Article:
Concepts: Present, Modern history, Poland, Concha bullosa

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Treatment of frontal sinus using surgery is complicated owing to the complex anatomical structure of the sinus region. The aim of the present study was to investigate the efficacy and safety of Draf IIb endoscopic frontal sinus surgery treatment for frontal sinus lesions using the agger nasi approach on 19 patients (28 left or and right nasal cavities). A 10-12 mm excision of the upper frontal maxilla was performed for endoscopic resection between the middle turbinate and lateral nasal wall. No serious complications in frontal sinus surgery treatment for the removal of the frontal sinus were observed. Patients were followed up after surgery for 6-36 months. Chronic sinusitis and nasal polyps were identified in 10 cases (19 left or and right nasal cavities; disease control, 15 left or and right nasal cavities; and disease partial control, 4 left or and right nasal cavities). Frontal sinus inverted papilloma was observed in 9 cases (9 left or and right nasal cavities). Frontal sinus inverted papilloma were successfully treated in 8 cases, and 1 case of recurrence was observed. In conclusion, the nasal endoscopic Draf IIb agger nasi approach is a minimally invasive treatment for frontal sinus lesions. This surgical procedure is safe and less complicated and may be applied in the clinic.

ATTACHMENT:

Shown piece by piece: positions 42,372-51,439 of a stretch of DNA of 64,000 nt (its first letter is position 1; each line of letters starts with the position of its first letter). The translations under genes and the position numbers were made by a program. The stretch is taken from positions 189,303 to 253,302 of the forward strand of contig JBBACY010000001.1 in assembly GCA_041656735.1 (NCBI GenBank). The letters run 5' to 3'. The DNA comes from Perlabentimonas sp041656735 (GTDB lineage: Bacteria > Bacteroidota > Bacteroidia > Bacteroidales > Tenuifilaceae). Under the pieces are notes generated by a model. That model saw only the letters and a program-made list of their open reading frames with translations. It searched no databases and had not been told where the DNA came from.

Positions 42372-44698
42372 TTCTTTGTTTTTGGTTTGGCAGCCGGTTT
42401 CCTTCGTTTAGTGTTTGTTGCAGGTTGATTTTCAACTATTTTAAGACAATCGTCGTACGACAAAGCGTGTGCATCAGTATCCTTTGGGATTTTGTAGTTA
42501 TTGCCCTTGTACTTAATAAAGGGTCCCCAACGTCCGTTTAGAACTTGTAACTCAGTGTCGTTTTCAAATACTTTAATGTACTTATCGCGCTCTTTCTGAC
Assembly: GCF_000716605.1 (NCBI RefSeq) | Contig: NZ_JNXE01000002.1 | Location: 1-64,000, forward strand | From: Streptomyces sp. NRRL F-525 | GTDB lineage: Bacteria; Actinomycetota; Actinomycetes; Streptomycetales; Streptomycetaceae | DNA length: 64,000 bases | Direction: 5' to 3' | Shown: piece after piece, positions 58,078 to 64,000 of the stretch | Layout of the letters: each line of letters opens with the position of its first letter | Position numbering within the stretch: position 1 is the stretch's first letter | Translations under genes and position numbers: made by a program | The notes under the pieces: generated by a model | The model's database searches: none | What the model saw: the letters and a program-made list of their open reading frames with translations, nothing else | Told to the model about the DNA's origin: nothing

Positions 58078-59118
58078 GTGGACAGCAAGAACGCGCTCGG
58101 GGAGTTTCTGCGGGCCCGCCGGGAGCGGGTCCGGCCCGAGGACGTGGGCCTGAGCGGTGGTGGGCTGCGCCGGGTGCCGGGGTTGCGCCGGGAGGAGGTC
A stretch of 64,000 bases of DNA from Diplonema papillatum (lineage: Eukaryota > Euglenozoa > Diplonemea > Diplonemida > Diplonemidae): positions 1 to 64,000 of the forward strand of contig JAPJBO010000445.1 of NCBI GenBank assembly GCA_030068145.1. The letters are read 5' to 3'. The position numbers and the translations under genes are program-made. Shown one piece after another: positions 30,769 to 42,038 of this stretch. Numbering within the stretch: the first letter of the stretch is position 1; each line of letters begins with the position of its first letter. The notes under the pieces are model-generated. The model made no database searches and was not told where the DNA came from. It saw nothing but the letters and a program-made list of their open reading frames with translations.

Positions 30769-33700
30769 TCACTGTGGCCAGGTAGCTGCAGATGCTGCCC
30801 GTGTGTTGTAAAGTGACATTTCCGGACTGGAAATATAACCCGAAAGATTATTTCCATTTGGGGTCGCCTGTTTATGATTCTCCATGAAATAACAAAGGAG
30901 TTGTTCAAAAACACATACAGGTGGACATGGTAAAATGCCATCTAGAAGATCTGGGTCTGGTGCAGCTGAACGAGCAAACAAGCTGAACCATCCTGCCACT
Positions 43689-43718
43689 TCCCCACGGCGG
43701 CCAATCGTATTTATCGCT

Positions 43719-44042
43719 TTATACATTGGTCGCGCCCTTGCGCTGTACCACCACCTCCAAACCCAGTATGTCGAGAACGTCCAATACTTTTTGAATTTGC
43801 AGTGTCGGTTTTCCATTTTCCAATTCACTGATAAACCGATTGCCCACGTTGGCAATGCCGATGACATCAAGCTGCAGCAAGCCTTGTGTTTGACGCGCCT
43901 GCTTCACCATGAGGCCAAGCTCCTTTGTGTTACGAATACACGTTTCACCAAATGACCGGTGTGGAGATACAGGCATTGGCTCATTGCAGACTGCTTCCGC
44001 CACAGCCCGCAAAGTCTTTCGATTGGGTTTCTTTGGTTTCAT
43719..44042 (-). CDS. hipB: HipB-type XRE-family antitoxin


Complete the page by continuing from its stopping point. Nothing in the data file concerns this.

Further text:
Concepts: Medicine, Surgery, Sinusitis, Cystic fibrosis, Anatomy, Nasal polyp, Concha bullosa

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To evaluate the incidence of anatomical variations in sinonasal area by nasal endoscopy and CT scan paranasal sinuses and to correlate the anatomical variations in sinonasal area with extent of disease. The present study was conducted on 40 patients of chronic sinusitis. All the patients underwent CT scan paranasal sinus axial and coronal view and nasal endoscopy. The most common anatomical variations were agger nasi cells (80 %), deviated nasal septum (72.5 %) and concha bullosa (47.5 %). Other anatomical variations seen in sinonasal region were uncinate process variations, paradoxical middle turbinate, haller cells, accessory ostia of maxillary sinus, multiseptated sphenoid. Osteomeatal unit (87.5 %) and maxillary sinuses (87.5 %) were the most commonly involved which was followed by anterior ethmoids (70 %), posterior ethmoids (50 %), frontal sinuses (32.5 %) and the sphenoids (20 %). Considering the results obtained, we believe that anatomical variations may increase the risk of sinus mucosal disease. We therefore, emphasize the importance of a careful evaluation of CT study in patients with persistent symptoms of chronic rhinosinusitis.

Concepts: Sinusitis, Anatomy, Maxillary sinus, Concha bullosa, Rhinology